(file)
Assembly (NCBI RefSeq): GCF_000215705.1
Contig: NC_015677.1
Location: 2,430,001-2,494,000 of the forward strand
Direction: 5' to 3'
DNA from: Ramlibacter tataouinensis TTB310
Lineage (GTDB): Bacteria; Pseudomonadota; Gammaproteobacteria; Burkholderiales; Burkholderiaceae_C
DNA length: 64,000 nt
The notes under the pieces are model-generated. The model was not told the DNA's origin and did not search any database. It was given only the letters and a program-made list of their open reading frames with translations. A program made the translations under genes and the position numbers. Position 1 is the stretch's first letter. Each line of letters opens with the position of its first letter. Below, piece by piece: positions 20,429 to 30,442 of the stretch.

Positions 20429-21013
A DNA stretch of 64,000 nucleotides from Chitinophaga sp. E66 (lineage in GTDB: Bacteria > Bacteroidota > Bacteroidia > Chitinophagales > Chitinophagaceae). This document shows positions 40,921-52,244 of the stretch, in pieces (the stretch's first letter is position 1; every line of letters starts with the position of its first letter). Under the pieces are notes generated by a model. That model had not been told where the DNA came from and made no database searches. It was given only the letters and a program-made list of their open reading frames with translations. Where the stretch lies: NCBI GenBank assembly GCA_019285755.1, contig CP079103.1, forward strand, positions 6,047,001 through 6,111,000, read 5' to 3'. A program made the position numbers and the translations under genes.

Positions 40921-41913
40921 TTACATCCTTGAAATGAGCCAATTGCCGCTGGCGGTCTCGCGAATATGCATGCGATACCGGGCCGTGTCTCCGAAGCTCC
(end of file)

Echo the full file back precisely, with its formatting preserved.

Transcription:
Assembly (NCBI RefSeq): GCF_000215705.1
Contig: NC_015677.1
Location: 2,430,001-2,494,000 of the forward strand
Direction: 5' to 3'
DNA from: Ramlibacter tataouinensis TTB310
Lineage (GTDB): Bacteria; Pseudomonadota; Gammaproteobacteria; Burkholderiales; Burkholderiaceae_C
DNA length: 64,000 nt
The notes under the pieces are model-generated. The model was not told the DNA's origin and did not search any database. It was given only the letters and a program-made list of their open reading frames with translations. A program made the translations under genes and the position numbers. Position 1 is the stretch's first letter. Each line of letters opens with the position of its first letter. Below, piece by piece: positions 20,429 to 30,442 of the stretch.

Positions 20429-21013
A DNA stretch of 64,000 nucleotides from Chitinophaga sp. E66 (lineage in GTDB: Bacteria > Bacteroidota > Bacteroidia > Chitinophagales > Chitinophagaceae). This document shows positions 40,921-52,244 of the stretch, in pieces (the stretch's first letter is position 1; every line of letters starts with the position of its first letter). Under the pieces are notes generated by a model. That model had not been told where the DNA came from and made no database searches. It was given only the letters and a program-made list of their open reading frames with translations. Where the stretch lies: NCBI GenBank assembly GCA_019285755.1, contig CP079103.1, forward strand, positions 6,047,001 through 6,111,000, read 5' to 3'. A program made the position numbers and the translations under genes.

Positions 40921-41913
40921 TTACATCCTTGAAATGAGCCAATTGCCGCTGGCGGTCTCGCGAATATGCATGCGATACCGGGCCGTGTCTCCGAAGCTCC